Americans with Disabilities Act

In Austgen v. Allied Barton Security Services, LLC,  No. 19-20613, 2020 U.S. App. LEXIS 20085 (5th Cir. 6/26/2020), a security officer, working for the Port of Houston, encountered back pain in inspecting vehicles. The pain was chronic and had been aggravated by climbing around vehicles. His employer told him to stay home on unpaid

In a small town police force, one officer is going through some serious emotional issues. His former girlfriend and mother of their child is seeing a senior officer on the same small police force. In March, 2018, the chief of the police force referred Office Michael Grelle to a clinical psychologist for an evaluation. The

The Americans with Disabilities Act prohibits public places of accommodation from erecting barriers to persons with disabilities. This portion of the ADA is known as Title III. This is the provision that requires, for example, entrance ramps at restaurants and stores. Does Title III also apply to websites? The Eleventh Circuit Court of Appeals in

In Rodriguez v. Dollar General Corp., No. SA-19-CV-00713 (W.D. Tex. 7/30/2020), we see the uncommon instance in which the Western District does not accept the Defendant’s mis-characterization of the Plaintiff’s evidence. The case concerns a warehouse supervisor who suffered from diabetes. The diabetes lead to complications which caused pain and swelling in his feet.

Teachers are more and more being asked to bear the brunt of the battle with COVID19. As I mentioned in a prior post, Gov. Abbott has ordered that school districts provide in-person instruction to any student desiring it. See my prior post here.

Yet, neither the state or federal governments have offered the districts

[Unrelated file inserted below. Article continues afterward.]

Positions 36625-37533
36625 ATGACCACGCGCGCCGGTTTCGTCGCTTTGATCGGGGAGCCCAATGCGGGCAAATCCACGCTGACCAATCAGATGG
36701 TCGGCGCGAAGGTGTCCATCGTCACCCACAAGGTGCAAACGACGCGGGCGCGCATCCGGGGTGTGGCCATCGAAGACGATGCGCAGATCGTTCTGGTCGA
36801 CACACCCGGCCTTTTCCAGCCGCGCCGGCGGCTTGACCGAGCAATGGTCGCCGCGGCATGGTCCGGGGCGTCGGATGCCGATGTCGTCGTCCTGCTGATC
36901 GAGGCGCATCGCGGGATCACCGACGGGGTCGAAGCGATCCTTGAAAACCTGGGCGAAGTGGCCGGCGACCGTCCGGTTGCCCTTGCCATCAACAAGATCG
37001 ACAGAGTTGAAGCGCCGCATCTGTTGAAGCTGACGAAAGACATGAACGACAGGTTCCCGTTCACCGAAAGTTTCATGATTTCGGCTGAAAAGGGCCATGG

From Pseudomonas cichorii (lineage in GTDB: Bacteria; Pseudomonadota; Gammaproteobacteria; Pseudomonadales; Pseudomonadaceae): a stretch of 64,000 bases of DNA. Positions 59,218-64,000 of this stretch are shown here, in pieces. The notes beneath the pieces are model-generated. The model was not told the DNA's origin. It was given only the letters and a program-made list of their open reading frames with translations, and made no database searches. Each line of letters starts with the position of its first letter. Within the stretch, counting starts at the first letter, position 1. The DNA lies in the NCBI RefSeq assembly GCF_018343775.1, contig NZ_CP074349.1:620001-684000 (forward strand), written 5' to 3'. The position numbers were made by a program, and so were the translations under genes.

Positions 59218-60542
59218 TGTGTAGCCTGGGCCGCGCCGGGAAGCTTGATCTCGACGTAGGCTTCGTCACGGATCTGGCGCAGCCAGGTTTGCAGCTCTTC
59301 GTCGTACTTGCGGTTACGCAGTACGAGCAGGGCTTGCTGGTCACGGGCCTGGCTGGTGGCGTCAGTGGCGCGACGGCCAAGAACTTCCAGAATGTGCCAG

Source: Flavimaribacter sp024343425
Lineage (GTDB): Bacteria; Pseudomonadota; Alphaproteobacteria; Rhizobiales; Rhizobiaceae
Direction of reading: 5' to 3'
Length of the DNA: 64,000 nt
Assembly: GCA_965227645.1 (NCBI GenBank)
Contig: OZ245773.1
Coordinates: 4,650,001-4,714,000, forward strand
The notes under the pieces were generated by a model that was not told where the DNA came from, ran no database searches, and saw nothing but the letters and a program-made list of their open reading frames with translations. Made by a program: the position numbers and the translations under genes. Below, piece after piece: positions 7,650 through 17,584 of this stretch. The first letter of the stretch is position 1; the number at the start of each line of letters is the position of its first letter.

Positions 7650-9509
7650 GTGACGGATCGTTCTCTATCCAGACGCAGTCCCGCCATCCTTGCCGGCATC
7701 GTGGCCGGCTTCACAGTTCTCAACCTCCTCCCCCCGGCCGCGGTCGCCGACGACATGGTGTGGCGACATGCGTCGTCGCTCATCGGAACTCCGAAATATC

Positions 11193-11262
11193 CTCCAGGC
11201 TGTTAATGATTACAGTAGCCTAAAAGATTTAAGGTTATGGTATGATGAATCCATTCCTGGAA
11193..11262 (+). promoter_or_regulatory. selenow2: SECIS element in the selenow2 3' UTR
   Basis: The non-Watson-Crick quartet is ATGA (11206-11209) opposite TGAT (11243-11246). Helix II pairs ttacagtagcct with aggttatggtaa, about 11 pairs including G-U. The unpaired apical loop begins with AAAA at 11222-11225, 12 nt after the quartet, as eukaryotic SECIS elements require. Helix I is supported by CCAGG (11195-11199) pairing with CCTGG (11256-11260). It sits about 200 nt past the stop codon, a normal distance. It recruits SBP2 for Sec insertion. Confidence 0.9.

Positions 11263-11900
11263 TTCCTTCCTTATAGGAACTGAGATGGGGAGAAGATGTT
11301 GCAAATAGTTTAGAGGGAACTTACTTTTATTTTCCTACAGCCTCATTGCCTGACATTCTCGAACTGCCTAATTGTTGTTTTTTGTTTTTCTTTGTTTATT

During this COVID crisis, many folks are being asked to risk their health and possibly their lives to keep the business running. What about teachers? The state of Texas has mandated that school districts provide in-person teaching for any family desiring it. That means school districts are pressuring teachers to return to in-person teaching, even

What happens when an employer requires everyone to come to work, but the COVID-19 continues to spread? After the initial shut-down, Valero Energy Corp. required all of its 1800 office workers to report to work by June 1, 2020. In the past month, 32 of those employees have tested positive for COVID-19. Several workers have

So, a friend called me. She is a lawyer in small town Louisiana. She has been working a few years for a Public Defender’s office in a parish seat. She has been working from home, but now they want her back by next Monday. My friend has been diagnosed with Diabetes Type II. She also

The American Bar Association periodically publishes brief papers on topics of popular interest. They call the papers “Fact Check” papers. The ABA has published a Fact Check paper on whether and to what extent an employee can refuse to work at unsafe work places. See that paper here. The paper points to the general